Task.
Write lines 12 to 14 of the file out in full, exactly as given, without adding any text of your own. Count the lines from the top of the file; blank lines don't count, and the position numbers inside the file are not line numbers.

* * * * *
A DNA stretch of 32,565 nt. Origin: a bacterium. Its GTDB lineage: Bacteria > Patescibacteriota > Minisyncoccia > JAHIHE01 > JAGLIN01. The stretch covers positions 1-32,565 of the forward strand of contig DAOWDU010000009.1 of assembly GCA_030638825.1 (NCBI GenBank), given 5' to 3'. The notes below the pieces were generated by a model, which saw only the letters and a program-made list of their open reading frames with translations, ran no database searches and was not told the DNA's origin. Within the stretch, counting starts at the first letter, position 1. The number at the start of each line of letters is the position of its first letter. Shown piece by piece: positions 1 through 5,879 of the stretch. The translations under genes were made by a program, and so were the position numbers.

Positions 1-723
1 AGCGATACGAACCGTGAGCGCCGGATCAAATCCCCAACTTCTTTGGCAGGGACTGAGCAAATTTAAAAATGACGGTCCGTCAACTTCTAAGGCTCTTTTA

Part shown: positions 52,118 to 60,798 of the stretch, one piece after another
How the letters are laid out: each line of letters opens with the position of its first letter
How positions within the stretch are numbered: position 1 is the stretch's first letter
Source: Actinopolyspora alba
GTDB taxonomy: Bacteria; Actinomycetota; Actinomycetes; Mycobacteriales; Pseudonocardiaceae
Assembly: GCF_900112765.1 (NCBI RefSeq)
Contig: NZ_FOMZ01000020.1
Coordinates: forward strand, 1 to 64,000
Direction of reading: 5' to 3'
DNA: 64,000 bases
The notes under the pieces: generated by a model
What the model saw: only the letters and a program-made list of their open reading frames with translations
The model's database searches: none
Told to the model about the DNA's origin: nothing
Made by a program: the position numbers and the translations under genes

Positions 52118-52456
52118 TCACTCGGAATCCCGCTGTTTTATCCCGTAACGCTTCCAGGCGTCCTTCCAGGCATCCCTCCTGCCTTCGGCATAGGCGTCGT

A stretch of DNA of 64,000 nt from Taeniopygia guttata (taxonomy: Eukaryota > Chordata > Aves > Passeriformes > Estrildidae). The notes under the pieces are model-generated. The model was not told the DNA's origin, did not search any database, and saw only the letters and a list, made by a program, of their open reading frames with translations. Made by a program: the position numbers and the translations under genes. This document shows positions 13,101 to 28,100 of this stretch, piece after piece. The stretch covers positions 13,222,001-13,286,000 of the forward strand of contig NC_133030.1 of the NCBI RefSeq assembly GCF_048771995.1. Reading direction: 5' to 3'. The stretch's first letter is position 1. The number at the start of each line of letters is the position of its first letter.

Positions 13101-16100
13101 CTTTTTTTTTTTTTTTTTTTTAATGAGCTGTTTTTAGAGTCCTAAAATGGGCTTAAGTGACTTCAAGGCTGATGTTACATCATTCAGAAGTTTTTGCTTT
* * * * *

Direction of reading: 5' to 3'
DNA: 64,000 bases
The notes under the pieces: generated by a model